"Many projects are being driven by the energy sector," Swift said. "One of the biggest is a gas-to-liquids plant that will take Louisiana shale gas and convert it to cleaner burning diesel fuel. That could be about a $20 million investment that will employ about 1,100 permanent workers and will take about 7,000 construction workers to build the plant. That's just one of about 10 projects."
    He said that conservatively, the lake area would need about 18,000 construction workers of all types, trades and crafts in the next three to five years.
    "We will also need about 5,000 permanent workers in all fields," Swift said. "So, there will be a lot of job opportunities here. The bulk of the jobs are in the petro chemical industry but we also have a new casino opening up. That means jobs in information technology, hospitality, security and more. We will need the whole range of workers."
    Page 2 of 4 - Swift explained that Lake Charles industry wants to work with Fort Polk to connect the jobs that are available with the soldiers that need them.
    "There may be some training involved to modify or increase their skills," he said. "That training can be obtained at Sowela Technical Community College, Lamar Salter Technical College, McNeese State University and more. We are going to try to match their training needs with their interests."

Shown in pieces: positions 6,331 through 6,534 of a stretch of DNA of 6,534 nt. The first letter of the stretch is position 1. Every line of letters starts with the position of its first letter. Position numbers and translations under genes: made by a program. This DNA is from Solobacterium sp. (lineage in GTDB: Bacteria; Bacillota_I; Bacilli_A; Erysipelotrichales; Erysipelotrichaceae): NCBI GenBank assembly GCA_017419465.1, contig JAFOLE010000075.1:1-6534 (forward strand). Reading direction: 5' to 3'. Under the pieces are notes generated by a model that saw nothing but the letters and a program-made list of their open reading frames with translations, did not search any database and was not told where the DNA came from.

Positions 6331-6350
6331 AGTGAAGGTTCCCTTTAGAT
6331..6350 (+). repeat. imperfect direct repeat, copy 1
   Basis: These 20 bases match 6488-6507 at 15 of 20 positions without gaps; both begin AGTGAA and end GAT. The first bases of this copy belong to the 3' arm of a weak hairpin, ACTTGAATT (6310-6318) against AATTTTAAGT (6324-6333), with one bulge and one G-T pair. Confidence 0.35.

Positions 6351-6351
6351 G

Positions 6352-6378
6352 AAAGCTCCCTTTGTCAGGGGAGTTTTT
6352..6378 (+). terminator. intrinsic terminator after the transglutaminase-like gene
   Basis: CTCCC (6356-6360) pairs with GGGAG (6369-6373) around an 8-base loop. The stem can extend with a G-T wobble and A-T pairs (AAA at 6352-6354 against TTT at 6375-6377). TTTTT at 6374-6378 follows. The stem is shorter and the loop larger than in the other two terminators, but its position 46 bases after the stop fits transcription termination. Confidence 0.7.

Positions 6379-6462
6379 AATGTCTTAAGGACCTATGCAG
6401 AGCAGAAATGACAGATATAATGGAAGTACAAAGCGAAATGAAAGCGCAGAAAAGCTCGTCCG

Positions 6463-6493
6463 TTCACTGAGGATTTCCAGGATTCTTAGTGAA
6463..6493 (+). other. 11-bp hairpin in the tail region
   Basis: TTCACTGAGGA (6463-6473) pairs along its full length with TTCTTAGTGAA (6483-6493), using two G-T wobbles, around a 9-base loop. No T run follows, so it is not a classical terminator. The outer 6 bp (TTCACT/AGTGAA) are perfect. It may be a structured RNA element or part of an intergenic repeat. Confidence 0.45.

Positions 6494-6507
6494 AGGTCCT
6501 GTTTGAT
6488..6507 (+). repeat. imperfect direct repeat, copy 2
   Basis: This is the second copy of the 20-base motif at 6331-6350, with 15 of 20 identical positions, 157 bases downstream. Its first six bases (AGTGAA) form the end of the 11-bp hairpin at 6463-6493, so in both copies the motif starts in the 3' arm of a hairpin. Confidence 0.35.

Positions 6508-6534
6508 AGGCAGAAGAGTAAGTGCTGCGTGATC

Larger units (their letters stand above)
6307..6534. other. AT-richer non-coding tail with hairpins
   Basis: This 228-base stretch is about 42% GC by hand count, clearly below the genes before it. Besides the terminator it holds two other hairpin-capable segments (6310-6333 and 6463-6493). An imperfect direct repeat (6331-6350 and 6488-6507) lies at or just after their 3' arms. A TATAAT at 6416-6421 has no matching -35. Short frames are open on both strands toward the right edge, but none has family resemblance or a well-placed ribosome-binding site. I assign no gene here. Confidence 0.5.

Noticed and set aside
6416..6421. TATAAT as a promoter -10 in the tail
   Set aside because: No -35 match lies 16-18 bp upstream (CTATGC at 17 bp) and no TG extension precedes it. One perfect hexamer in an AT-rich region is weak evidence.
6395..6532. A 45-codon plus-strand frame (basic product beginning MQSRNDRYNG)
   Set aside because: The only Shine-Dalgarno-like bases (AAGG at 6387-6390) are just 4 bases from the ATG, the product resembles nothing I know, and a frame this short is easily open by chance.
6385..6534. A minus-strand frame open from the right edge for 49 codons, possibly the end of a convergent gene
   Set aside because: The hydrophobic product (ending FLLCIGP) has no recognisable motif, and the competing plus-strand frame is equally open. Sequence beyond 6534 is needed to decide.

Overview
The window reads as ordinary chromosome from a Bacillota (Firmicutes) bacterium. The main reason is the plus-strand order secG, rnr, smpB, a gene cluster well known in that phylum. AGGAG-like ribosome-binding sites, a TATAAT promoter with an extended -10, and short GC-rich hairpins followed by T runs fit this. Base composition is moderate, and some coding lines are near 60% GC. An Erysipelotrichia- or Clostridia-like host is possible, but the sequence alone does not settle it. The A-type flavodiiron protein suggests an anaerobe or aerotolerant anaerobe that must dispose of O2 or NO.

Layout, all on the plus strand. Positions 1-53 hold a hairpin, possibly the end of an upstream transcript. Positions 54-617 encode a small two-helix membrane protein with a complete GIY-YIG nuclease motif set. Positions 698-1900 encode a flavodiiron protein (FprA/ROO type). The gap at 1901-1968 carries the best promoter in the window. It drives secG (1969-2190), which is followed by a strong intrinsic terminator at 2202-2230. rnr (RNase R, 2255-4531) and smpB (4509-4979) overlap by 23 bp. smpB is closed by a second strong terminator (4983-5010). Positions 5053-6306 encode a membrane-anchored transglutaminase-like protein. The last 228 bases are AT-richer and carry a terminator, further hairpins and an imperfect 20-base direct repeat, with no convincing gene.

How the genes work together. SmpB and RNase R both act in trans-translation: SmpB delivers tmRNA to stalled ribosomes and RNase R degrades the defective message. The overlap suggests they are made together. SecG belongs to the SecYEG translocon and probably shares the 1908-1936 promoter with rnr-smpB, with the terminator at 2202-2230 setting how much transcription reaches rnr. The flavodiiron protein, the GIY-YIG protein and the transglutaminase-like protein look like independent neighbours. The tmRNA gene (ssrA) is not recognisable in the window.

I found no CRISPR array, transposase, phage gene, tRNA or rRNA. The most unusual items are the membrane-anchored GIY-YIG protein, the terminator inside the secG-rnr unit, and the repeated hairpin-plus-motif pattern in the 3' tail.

Soldiers are a precious resource, he said.
    "Soldiers have the discipline, intelligence and commitment to make them ideal workers," Swift said. "What we want to do is show them the opportunities here, get them to explore their options and stay in Southwest Louisiana."
    Motivating this commercial growth are the industries already firmly planted in the region. As the bus passed in front of the Port of Lake Charles, Swift said that the shipyard has been the economic driver of many of these projects due to its control of the ship channels for 30 miles into the Gulf of Mexico.
    "The port has property along here and most of these projects are on Port of Lake Charles land," Swift said. "They are about the 11th largest port in the nation."
    The bus continued to the other side of Lake Charles and another important growth industry — Chennault International Airport. Randy Robb, Chennault's executive director, said that in the next three years, Chennault will seek to hire about 1,000 people and they are willing and able to help train and transition them into those positions. He said that includes the military. Robb said they do this by using the Louisiana FastStart program, a workforce solution provider that offers training programs tailored to individual workforces, according to www.louisiana.gov.